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Should the Atlanta Braves change its name? Here's what indigenous people think

Not all tribes feel the same when it comes to Georgia's major league baseball team.
Credit: Robert Hainer / stock.adobe.com

ATLANTA — Native American representation in major league sports has garnered differing opinions -- even when it comes to the Atlanta Braves.

And it's not just the fan base who is sounding off.

The Muscogee Nation supports changing the name while the eastern band of Cherokee Indians supports keeping it.  

Crystal Echo Hawk founded Illuminative, a national women-led organization that worked with the Washington Commanders to change their name. She hopes the Braves will follow suit.

“It's a combination of things, especially when you start to see the racist fan behavior," she said. "That's the Tomahawk chop, the red face, the turkey feathers, the drums, and also the hate speech that gets to be used by the rival teams.”

Hawk explained the culture that surrounds the Braves is drawn from a community of people. She pointed to the Tomahawk chop. The zeal that comes along with it is well-known at Atlanta Braves games but Hawk said it's also a misrepresentation.

“I think what people need to understand is that that that Tomahawk chop has nothing to do with the traditional tribes' practice," she said.

However, Donald Kirkland with the Georgia Council on American Indian Concerns said how one tribe feels isn't necessarily the sentiment across the board.

There are more than 600 state and federally recognized tribes. There's not a single issue that those tribes in that community are going to have consensus on," Kirkland said.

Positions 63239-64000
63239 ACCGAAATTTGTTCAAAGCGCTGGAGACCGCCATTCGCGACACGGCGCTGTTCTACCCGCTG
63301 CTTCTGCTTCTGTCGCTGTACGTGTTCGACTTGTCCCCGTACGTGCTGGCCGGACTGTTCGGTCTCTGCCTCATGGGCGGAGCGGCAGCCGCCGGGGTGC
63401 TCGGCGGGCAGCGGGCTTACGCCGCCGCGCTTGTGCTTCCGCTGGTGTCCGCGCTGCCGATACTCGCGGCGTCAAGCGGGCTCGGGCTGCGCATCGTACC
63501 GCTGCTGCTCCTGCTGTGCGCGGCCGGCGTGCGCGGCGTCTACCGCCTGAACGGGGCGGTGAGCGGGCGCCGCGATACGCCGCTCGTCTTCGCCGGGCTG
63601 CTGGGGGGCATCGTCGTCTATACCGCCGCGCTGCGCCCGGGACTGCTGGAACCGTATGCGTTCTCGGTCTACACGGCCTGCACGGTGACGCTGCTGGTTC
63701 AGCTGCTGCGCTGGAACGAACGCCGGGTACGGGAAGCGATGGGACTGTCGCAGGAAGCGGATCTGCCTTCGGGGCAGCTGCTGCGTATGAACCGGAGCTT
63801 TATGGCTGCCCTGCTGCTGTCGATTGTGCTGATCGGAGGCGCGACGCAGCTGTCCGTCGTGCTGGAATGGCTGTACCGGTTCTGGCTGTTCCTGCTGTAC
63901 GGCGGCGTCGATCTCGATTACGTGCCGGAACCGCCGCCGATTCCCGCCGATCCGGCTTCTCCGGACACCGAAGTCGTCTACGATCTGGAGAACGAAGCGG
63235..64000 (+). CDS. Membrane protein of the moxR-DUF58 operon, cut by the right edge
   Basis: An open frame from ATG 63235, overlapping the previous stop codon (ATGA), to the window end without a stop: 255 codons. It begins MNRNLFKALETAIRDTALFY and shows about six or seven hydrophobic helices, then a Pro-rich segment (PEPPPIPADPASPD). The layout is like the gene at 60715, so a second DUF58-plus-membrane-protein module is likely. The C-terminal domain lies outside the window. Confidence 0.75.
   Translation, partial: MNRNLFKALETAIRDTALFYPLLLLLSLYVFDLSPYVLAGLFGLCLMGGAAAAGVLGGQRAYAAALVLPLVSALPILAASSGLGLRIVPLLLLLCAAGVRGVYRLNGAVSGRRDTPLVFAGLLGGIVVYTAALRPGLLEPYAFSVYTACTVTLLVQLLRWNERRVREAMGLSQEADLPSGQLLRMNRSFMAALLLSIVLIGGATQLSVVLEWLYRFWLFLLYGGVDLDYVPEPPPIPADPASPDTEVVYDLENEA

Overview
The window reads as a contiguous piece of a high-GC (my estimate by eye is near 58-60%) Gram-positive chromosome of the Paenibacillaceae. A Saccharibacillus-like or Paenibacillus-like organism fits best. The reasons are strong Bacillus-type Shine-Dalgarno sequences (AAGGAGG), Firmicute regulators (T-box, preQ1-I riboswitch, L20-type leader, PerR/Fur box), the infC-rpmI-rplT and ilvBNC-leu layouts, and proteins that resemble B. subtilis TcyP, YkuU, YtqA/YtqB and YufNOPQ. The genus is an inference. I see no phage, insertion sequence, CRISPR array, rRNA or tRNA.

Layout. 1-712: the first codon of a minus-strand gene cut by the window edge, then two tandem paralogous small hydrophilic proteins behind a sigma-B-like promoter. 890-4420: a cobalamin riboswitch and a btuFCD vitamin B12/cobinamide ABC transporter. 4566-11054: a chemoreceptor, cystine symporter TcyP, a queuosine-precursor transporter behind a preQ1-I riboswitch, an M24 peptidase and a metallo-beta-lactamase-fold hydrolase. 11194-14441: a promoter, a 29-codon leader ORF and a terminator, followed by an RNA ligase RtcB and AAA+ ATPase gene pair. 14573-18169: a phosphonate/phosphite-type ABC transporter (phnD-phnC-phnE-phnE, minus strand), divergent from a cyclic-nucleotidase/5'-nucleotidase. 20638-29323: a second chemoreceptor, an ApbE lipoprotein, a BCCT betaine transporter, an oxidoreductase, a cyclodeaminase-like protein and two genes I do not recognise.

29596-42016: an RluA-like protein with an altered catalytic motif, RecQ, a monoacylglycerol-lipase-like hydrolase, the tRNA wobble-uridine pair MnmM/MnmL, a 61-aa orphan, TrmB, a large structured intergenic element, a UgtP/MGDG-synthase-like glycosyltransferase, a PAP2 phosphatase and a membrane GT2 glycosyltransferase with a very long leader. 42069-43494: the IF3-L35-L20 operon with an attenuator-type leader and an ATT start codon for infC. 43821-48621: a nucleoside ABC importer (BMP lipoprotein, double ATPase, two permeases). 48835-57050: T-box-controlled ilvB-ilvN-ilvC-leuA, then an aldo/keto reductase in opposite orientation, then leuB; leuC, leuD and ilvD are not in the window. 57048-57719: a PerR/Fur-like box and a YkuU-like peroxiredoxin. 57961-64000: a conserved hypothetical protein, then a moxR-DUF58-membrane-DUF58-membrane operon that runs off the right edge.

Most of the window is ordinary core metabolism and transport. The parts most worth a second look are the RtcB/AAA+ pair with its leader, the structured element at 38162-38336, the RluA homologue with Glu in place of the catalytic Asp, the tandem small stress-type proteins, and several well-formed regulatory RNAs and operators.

He's the vice chairman of the council and said the Braves organization gets feedback from many indigenous leaders. 

“There are multiple members representing our tribes on the Braves Native American Working Group. So their voice is heard there, consulted with any decision. They're asked if things are appropriate; if they're offended by things," he explained.

It's partially why Monument Garden at Truist Park exists. Erected in 2020, people who walk by can come across the Native American display. It features everything from stickball to Cherokee language.

Some believe the prominent display doesn't stand against the hate speech that's associated with Braves' games.

“They're cheering against and they're like, 'kill the Indians, put them on the trail of tears, exterminate them,'” Hawk said of rival fans.

Though there are efforts to change the name - Kirkland said it likely won't be a full consensus. 

I don't know anybody who is offended by being called a Brave," he said. "That's something a title that's held in high esteem in the Native American community."

This story is part of a series of stories done by 11Alive's Dawn White for Native American Heritage Month.


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